Today’s networks typically carry or deploy dozens of protocols and mechanisms simultaneously such as MPLS, NAT, ACLs and route redistribution. Even when individual protocols function correctly, failures can arise from the complex interactions of their aggregate, requiring network administrators to be masters of detail. Our goal is to automatically find an important class of failures, regardless of the protocols running, for both operational and experimental networks.

To this end we developed a general and protocol-agnostic framework, called Header Space Analysis (HSA). Our formalism allows us to statically check network specifications and configurations to identify an important class of failures such as Reachability Failures, Forwarding Loops and Traffic Isolation and Leakage problems. In HSA, protocol header fields are not first class entities; instead we look at the entire packet header as a concatenation of bits without any associated meaning. Each packet is a point in the 0, 1L space where L is the maximum length of a packet header, and networking boxes transform packets from one point in the space to another point or set of points (multicast).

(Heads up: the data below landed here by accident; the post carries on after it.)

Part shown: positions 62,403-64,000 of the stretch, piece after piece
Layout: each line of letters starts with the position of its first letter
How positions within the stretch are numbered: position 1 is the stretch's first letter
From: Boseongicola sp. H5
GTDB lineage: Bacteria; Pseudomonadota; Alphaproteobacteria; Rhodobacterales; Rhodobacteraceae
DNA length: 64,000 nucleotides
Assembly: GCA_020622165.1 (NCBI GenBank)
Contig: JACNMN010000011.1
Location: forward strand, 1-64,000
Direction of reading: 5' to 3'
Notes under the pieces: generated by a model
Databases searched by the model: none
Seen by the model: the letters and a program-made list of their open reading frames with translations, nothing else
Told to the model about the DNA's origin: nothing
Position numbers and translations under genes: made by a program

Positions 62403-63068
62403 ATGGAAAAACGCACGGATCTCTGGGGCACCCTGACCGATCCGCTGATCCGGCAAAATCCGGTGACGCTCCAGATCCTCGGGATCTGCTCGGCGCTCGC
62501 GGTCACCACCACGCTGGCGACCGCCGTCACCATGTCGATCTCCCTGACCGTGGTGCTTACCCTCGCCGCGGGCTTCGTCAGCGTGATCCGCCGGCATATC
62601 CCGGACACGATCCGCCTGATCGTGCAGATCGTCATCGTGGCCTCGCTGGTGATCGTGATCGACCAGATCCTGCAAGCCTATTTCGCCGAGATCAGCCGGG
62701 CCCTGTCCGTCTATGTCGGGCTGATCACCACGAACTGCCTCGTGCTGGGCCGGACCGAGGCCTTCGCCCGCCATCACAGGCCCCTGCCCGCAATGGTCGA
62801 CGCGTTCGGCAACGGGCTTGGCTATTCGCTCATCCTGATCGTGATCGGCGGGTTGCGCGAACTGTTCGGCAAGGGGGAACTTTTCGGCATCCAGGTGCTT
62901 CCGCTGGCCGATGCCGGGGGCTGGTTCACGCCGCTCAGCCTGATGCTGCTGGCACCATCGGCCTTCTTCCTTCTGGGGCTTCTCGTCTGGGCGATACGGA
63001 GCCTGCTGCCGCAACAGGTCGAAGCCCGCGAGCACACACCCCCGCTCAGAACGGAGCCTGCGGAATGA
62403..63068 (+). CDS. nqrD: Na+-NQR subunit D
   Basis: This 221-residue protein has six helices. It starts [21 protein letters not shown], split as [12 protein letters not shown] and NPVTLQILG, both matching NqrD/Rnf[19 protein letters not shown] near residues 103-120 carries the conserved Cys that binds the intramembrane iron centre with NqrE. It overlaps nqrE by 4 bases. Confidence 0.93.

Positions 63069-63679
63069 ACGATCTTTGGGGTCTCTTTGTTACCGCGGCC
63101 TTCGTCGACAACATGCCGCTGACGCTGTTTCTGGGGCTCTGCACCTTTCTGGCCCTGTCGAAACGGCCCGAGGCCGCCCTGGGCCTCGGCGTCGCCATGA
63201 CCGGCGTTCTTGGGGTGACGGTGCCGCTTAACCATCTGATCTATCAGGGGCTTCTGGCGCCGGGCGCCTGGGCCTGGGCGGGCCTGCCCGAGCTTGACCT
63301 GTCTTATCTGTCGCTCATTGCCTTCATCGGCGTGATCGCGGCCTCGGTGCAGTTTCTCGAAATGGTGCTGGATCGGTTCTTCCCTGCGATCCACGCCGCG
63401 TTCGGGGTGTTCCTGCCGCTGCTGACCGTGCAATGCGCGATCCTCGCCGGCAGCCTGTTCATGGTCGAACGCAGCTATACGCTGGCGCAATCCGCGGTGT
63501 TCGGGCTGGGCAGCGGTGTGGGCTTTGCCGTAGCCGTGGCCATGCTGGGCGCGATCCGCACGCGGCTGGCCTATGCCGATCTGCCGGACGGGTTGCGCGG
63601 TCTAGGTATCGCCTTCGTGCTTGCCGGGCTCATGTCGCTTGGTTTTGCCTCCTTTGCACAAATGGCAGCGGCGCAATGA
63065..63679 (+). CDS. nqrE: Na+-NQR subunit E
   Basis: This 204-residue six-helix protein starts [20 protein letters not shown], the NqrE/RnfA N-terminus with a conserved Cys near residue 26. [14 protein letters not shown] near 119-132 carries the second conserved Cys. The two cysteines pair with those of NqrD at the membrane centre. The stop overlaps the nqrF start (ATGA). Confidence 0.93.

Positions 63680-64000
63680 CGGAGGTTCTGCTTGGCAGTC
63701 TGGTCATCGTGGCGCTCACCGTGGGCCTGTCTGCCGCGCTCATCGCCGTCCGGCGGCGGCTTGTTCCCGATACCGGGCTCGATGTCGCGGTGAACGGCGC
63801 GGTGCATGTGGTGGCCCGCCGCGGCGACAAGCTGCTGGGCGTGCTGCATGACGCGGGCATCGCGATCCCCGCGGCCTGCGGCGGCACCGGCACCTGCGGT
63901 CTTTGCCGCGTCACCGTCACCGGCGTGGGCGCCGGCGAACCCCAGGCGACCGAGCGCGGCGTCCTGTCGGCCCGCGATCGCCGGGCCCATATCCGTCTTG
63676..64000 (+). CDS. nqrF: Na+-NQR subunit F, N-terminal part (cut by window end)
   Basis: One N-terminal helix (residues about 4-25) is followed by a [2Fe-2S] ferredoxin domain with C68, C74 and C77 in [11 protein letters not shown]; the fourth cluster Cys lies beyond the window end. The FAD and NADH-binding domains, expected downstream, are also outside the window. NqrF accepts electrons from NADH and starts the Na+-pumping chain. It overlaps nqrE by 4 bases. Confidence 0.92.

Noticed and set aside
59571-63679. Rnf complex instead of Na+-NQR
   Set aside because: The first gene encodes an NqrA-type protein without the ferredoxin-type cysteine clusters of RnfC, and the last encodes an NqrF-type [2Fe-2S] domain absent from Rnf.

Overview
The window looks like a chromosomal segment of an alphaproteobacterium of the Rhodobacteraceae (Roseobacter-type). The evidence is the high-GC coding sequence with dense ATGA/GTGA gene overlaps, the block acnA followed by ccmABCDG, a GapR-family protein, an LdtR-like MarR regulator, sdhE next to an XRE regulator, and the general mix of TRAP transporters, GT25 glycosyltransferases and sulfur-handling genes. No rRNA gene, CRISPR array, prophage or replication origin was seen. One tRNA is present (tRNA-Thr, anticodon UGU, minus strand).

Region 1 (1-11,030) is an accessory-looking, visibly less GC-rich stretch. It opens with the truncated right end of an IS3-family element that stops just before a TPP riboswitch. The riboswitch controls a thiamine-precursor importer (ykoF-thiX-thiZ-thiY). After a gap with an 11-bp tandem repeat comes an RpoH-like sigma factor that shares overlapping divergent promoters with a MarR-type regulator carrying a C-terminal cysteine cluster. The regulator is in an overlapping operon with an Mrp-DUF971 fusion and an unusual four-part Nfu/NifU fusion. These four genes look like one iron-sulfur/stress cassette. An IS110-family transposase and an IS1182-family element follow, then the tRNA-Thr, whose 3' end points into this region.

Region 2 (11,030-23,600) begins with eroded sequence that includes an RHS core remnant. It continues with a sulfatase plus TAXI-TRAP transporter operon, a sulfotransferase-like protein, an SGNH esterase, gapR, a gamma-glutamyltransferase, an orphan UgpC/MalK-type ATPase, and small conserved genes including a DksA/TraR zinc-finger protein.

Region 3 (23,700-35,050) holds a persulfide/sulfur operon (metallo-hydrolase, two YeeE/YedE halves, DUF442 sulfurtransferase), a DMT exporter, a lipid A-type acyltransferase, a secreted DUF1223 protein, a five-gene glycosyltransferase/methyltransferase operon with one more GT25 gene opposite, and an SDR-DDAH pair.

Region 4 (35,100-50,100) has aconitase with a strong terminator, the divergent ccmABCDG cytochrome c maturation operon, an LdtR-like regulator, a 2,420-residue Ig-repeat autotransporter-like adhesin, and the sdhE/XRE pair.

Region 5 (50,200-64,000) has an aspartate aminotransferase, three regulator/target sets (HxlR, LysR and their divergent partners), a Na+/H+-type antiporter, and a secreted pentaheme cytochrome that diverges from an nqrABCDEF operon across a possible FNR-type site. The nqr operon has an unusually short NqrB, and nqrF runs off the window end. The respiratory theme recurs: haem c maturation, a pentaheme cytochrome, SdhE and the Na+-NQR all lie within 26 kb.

We created a library of tools, called Hassel, to implement our framework, and used it to analyze a variety of networks and protocols. Hassel was used to analyze the Stanford University backbone network, and found all the forwarding loops in less than 10 minutes, and verified reachability constraints between two subnets in 13 seconds. It also found a large and complex loop in an experimental loose source routing protocol in 4 minutes.